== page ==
Saturday, 13 December 2008

A Striking Problem

In two of the last three transfer windows, Gareth Southgate has made late and expensive moves for strikers. Unless Boro's difficulties up front start to clear up, we may well be stopping up late on January 31st again. Despite the odd bit of tabloid tittle tattle, its highly unlikely Tuncay will be going anywhere. But the Turk will be much more effective given license to drop off a main striker and bring the midfield into play. He may run around like a demented rooster, but the Turk should still be more artist than warrior.

The problems with Mido and Afonso Alves are very different. Mido seems a more complex character than many give him credit for. Its not hard to see why he's been labelled a mercenary. In a professional career that is not yet ten years old, he'd already played for El-Zamalek, K.A.A. Gent, Ajax, Celta Vigo, Marseille, Roma and Tottenham before signing for Boro last year. His time at Ajax was fruitful on the pitch but fraught off it, the most noticeable indiscretion being an alleged scissor-chucking incident involving team-mate Zlatan Ibrahimovic. The recent Boksic-esque run of suspiciously late injuries before games, particularly away from home, does not help in this regard.

It would be a little harsh to brand Mido in the same way. The Croatian was the classic hired hand, unmoved in defeat or victory, with scant motivation beyond self-interest. In admittedly rare moments of fitness during his Boro career, Mido has shown a surprising capacity to inspire team-mates and fans alike. Its the story of his career – at his best, he's a hard-working, technically sound and physically imposing target man. Getting 'his best' out of Mido remains an enigma.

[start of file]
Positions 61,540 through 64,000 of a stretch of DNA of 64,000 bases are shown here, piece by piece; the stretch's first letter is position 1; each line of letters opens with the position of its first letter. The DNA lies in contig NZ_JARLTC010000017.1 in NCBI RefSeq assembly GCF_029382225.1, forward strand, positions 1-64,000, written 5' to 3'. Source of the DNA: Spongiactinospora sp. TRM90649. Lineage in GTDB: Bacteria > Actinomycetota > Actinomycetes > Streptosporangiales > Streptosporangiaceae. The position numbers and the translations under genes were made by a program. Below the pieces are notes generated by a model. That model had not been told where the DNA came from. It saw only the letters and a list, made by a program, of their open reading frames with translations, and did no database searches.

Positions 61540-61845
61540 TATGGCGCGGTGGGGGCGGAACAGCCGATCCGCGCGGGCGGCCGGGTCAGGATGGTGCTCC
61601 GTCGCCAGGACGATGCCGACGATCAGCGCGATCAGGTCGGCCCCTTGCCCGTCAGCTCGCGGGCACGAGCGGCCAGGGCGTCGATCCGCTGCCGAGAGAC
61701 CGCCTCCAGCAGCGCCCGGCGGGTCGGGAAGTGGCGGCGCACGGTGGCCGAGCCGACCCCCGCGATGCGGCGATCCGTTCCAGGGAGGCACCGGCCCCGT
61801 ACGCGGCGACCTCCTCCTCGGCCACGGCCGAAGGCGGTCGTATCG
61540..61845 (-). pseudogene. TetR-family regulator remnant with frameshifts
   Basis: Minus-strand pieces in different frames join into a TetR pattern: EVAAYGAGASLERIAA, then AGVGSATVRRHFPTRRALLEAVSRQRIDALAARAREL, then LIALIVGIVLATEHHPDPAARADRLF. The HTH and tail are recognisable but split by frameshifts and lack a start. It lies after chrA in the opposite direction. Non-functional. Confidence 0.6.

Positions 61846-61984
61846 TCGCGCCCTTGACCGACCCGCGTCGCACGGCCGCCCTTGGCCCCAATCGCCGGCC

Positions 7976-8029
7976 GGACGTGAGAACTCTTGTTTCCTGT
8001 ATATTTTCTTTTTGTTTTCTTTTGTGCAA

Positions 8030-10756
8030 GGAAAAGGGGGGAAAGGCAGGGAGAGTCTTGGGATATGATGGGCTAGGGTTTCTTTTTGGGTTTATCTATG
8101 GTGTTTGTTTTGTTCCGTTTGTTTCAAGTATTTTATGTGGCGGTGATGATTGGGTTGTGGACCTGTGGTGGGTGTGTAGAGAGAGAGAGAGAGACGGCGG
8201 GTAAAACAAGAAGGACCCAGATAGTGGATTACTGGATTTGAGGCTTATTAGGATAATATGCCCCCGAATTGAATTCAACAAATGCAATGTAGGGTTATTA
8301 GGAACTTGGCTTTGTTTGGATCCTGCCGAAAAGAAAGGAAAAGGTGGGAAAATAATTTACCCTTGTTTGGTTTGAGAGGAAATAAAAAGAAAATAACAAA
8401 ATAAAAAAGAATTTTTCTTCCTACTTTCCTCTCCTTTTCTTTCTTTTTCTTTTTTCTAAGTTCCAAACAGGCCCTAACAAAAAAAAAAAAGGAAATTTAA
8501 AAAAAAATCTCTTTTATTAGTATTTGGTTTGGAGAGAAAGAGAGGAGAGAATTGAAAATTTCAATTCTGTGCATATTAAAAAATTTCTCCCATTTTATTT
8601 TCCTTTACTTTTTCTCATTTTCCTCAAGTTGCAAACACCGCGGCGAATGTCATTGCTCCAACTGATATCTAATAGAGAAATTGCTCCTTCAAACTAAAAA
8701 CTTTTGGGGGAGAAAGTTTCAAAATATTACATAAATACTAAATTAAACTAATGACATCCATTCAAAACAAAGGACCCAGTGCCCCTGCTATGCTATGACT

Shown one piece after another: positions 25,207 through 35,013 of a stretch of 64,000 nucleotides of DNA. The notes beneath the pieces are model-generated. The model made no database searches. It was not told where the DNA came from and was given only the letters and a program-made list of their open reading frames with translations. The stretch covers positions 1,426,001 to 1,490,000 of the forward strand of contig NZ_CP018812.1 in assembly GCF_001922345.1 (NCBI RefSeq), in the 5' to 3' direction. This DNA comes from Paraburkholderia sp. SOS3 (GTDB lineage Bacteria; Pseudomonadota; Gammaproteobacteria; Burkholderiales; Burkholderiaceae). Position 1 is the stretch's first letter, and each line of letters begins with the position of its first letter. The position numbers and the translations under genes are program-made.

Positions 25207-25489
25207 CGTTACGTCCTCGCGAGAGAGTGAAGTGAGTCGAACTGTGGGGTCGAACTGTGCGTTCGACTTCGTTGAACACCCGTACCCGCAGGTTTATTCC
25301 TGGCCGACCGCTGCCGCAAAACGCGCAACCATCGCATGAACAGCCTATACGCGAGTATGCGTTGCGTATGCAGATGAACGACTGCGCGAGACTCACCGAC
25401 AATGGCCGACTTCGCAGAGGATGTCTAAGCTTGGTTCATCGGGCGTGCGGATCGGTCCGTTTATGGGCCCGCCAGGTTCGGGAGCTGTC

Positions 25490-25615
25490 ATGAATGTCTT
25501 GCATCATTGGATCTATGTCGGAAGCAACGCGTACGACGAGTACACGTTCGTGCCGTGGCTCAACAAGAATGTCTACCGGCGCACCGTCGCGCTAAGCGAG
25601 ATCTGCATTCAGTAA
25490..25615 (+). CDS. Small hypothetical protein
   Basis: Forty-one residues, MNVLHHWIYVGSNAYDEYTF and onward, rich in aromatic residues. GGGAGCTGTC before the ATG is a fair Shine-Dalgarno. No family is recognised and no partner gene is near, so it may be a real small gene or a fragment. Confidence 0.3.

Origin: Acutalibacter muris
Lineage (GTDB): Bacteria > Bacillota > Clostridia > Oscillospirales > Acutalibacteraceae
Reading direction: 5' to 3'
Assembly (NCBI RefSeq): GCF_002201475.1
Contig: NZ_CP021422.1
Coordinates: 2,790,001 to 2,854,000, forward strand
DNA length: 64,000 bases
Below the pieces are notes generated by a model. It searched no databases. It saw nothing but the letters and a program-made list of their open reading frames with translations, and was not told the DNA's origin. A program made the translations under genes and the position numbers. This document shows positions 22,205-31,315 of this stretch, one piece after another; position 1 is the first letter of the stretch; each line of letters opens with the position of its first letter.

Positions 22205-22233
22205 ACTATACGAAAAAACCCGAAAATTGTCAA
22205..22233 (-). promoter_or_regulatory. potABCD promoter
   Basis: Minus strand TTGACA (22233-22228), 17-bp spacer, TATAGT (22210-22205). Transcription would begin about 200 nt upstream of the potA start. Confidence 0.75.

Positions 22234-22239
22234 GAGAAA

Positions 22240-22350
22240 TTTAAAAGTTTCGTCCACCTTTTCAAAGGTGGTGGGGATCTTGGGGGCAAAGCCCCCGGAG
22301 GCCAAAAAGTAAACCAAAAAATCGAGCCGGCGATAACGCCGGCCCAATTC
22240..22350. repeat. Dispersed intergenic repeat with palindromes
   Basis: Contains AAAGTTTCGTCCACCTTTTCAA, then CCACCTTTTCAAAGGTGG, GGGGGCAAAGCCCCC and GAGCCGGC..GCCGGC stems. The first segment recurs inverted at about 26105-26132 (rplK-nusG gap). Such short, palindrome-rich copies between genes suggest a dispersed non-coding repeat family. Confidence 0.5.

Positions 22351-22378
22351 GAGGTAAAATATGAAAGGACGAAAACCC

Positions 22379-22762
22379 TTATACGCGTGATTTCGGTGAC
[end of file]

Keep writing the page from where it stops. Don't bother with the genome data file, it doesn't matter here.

Articulate and intelligent (for a footballer anyway), Mido still seems to be his own worst enemy. “I have made mistakes in my career with some of my moves. I didn't stay and fight for my position," he said in September. "Now I have to learn from the past and think that it is not always an option to go somewhere else when I am not in the team.” You have to wonder how many more European clubs will be prepared to give him a chance if his time at Boro ends in all too familiar frustration with a wasted talent.

If many feared such issues with Mido, its fair to say the record signing of Afonso Alves in January met with something a lot closer to universal approval. Gareth Southgate's faith in the Brazilian remains strong but the doubters are growing in number and volume. A patchy start could be explained away with talk of time needed to adapt and achieve full fitness. A superb brace against Manchester United and a last-day hat trick in the 8-1 humping of City assuaged many concerns.

Instead of flowing, the goals have dried up this term – three in total and just the one from open play. Alves cuts an increasingly fraught figure, struggling to come to terms with the physical side of Premier League defenders and bereft of confidence in the penalty area. The harder he tries, the worse things seem to get. His insistence on retaining free kick duty against Newcastle was brave but the results were embarrassing. Fans in the upper rows behind the goal cowered in a fashion not seen since Stewart Downing last limbered up to take a penalty.

The £20m spent on these two dwarfs the investment made in other areas but its hardly new for expensive strikers to turn into injury-riddled, jelly-legged flops as soon as they arrive on Teesside. We can only hope that if the chequebook has to come out, the curse of Davenport doesn't strike again.

From Fly Me To The Moon 432 (Boro v Arsenal)

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